Fed supports more restrictive stance if high inflation persists, minutes show
Rate hike of 50 or 75 basis points would be appropriate at meeting this month, Fed minutes say
The US Federal Reserve supports a more restrictive stance in its monetary policy if high inflation persists, according to minutes released Wednesday from its last meeting.
The Federal Open Market Committee (FOMC) members "concurred that the economic outlook warranted moving to a restrictive stance of policy, and they recognized the possibility that an even more restrictive stance could be appropriate if elevated inflation pressures were to persist," the minutes said from the central bank's meeting on June 14 - 15.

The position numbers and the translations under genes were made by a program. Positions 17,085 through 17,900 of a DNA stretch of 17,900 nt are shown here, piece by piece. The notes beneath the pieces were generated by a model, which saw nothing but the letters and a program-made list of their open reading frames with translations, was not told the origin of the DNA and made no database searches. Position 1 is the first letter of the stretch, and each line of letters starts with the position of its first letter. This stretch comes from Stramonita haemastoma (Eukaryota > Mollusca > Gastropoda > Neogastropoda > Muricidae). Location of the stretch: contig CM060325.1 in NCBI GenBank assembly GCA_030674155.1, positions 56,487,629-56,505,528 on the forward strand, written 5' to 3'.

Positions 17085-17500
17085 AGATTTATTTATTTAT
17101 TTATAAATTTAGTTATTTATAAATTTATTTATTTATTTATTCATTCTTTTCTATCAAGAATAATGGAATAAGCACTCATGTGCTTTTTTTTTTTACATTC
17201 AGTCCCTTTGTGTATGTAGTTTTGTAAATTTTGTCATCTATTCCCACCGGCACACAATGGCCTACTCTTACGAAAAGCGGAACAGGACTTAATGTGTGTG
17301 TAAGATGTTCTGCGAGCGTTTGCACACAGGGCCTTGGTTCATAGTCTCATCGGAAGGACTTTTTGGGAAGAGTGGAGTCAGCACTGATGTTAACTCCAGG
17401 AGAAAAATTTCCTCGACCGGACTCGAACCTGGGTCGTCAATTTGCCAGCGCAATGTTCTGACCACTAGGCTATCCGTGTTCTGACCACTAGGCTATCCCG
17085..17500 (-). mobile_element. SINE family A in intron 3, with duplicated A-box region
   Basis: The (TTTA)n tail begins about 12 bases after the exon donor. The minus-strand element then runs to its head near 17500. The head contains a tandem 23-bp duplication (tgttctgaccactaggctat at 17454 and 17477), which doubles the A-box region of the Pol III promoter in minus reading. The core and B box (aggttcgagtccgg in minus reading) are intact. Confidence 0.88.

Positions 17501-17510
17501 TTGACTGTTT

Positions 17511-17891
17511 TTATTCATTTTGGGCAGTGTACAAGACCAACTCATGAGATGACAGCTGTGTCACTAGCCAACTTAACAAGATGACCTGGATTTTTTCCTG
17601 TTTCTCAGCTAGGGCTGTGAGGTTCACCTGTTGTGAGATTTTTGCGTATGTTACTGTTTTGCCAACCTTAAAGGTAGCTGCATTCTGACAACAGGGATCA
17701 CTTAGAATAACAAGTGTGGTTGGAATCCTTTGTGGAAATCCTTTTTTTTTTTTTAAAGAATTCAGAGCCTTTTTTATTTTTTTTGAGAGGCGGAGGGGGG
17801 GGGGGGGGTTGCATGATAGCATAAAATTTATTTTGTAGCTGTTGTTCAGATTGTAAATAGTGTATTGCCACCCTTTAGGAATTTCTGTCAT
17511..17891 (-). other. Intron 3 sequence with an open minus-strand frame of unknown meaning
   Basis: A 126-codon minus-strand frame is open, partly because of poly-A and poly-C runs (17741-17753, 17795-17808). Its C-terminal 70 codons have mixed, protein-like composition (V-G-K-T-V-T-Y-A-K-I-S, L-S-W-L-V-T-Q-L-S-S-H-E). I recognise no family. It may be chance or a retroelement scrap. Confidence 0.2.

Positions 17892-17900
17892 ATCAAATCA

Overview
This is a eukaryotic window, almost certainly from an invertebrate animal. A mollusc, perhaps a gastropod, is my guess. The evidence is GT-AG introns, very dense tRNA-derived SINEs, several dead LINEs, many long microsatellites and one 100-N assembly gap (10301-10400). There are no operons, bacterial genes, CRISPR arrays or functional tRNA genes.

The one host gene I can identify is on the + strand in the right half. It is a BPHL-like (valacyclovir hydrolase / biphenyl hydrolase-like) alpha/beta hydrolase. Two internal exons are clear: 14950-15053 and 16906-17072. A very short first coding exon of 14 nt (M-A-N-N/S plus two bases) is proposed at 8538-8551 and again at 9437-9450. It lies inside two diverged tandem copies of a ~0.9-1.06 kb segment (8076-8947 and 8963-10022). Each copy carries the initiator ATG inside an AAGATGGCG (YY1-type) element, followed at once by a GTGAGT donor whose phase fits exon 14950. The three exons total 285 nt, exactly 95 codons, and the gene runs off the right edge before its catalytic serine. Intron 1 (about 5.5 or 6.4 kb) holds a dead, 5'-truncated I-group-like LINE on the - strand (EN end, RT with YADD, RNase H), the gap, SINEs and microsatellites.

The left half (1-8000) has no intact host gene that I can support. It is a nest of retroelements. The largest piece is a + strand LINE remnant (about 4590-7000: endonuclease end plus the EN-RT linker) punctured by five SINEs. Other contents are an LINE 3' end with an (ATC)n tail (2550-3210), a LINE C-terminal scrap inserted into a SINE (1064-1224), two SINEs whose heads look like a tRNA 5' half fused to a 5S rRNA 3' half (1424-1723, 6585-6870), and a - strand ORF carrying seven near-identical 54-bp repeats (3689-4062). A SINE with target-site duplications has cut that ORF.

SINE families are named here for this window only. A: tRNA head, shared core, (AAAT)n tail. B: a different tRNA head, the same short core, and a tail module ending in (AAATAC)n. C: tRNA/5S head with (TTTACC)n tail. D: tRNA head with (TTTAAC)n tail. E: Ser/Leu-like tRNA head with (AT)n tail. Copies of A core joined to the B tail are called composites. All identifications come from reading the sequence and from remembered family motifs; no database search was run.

"In addition, such a stance would be appropriate from a risk management perspective because it would put the Committee in a better position to implement more restrictive policy if inflation came in higher than expected," it added.
The Fed increased its benchmark interest rate by 75 basis points on June 15 -- its steepest rate hike in 28 years, as annual consumer inflation soared 8.6% in May, hovering around a 40-year high.
FOMC members noted that an increase of 50 or 75 basis points would likely be appropriate at the next meeting on July 26 - 27.
Many members stressed that high inflation "could become entrenched if the public began to question the resolve of the Committee to adjust the stance of policy as warranted."
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